Bolivia is the poorest country in South America. It possesses the largest ratio of indigenous people, who make up 62 percent of the population. Most of these indigenous groups suffer from poverty—over 74 percent are poor. The indigenous groups also make up most of the rural areas, where the greatest amount of poverty in the region is found. The unemployment rate remains high, with 8 percent of the population without jobs, increasing poverty in rural areas.
Bolivia’s income distribution is one of the most uneven in the world, ranking second in unequal income distribution. The land is rich in minerals and resources, but the elite Spanish ancestry dominates the economic system. Most Bolivians are low income farmers and traders. There has been long running tension over the rich natural gas resources by exploitation and export, which continues to strengthen the Bolivian income gap.
Social unrest in Bolivia is growing with the tax reform. The inflation rate is controlled by the tax reform and causes more tension within Bolivia’s economy. These issues in the economic system are creating poverty that affects groups like the indigenous people. Poverty can lead to inequality, which limits human rights and mobility through different strata of class, causing a separation of income.
Throughout history, indigenous people have been the poorest and most excluded from social economic growth. Access to basic health care and necessities is limited due to isolation. The high fertility rate among the indigenous people of Bolivia has increased their population to over 5 million people. The increase is so drastic because of the lack of access to education and health care needs.
Bolivia sees the highest rate of child malnutrition, particularly among indigenous cultures. World Vision estimates that over a quarter of the children under the age of five are malnourished and do not have access to proper health care.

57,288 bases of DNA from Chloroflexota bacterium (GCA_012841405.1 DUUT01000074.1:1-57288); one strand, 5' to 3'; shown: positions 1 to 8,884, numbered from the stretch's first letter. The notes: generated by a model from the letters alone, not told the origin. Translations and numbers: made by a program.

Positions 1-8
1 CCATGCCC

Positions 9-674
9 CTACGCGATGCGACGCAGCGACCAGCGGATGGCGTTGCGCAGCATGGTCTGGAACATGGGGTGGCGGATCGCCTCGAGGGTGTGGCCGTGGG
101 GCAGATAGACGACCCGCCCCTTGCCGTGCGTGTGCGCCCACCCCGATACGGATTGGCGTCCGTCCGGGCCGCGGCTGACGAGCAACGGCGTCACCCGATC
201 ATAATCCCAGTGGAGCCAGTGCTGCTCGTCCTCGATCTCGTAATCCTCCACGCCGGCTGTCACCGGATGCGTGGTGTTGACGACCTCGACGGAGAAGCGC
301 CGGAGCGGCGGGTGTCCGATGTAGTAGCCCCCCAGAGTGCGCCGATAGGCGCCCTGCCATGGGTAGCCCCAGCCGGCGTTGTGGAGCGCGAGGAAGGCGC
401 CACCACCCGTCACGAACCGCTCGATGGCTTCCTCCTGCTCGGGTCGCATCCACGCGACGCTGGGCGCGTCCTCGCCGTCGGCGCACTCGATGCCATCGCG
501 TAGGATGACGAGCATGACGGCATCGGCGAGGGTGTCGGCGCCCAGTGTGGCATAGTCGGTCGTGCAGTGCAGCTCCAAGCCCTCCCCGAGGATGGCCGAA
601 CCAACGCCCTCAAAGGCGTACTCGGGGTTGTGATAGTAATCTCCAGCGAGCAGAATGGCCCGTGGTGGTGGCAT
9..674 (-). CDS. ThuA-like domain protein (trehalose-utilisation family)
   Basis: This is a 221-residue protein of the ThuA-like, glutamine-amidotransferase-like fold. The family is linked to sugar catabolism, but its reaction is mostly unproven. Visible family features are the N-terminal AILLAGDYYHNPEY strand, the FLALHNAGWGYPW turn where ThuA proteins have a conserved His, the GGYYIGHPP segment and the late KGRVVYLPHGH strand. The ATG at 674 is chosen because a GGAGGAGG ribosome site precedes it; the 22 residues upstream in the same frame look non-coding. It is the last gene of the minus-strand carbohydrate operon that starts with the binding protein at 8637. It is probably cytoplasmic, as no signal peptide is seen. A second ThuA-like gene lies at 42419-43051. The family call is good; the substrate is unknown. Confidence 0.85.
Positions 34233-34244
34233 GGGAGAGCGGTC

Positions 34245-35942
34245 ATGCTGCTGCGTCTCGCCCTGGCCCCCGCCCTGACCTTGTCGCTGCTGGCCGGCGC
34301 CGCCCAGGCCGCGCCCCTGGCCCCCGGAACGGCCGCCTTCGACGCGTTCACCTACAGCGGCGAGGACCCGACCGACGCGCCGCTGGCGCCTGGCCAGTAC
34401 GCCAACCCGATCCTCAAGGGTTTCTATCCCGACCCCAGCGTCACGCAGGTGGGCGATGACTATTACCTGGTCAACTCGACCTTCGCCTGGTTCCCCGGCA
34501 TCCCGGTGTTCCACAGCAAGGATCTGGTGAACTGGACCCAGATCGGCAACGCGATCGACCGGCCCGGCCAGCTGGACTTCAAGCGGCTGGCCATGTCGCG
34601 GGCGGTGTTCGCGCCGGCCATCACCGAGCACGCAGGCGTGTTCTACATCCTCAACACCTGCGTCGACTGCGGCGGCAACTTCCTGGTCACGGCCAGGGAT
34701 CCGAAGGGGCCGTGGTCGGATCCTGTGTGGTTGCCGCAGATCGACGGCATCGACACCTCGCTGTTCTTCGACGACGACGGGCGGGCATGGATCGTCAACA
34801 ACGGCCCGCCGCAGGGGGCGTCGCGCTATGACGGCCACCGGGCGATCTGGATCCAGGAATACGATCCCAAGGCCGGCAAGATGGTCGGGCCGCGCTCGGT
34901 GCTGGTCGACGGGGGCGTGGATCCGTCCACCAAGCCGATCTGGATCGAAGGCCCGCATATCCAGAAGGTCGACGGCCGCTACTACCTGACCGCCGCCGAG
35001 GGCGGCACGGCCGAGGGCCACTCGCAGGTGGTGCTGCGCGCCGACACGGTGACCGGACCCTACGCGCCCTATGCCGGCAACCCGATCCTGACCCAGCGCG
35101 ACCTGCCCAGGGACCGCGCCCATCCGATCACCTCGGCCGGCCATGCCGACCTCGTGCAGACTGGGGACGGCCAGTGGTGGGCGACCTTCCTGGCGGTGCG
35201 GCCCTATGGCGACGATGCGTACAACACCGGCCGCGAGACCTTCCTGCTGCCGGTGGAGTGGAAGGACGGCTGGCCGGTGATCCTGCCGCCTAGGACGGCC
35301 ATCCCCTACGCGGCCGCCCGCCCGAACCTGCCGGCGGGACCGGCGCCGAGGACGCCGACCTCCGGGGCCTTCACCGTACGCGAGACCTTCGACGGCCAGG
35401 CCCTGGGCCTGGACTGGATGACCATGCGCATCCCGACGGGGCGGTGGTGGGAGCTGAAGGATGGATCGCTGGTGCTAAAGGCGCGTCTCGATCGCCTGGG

Recent organizations, like World Vision, have formed local centers in Bolivia to help monitor the well-being of these children. This includes the implementation of training for local health care workers to bring awareness to kids to stay safe from different forms of child maltreatment.
Most of the women living in rural areas have limited education or training for employment. There is also a lack of health services and education in the health sector for women. This restricts the growth of the economy by preventing these women from bettering their futures and the economy.
The rural areas continue to suffer from poverty. With the deficiency of natural resource management and limited approach to technology in rural areas, infrastructures such as roads will be neglected. Without the proper road system, isolation of indigenous groups will increase, causing lack of job opportunities and access to education.
These regions of Bolivia are facing obstacles in the economic development in many of the indigenous groups. The advancement of these obstacles relies on policies to protect the economic growth in the rural regions, where indigenous groups reside, and to help increase labor productivity.
— Rachel Cannon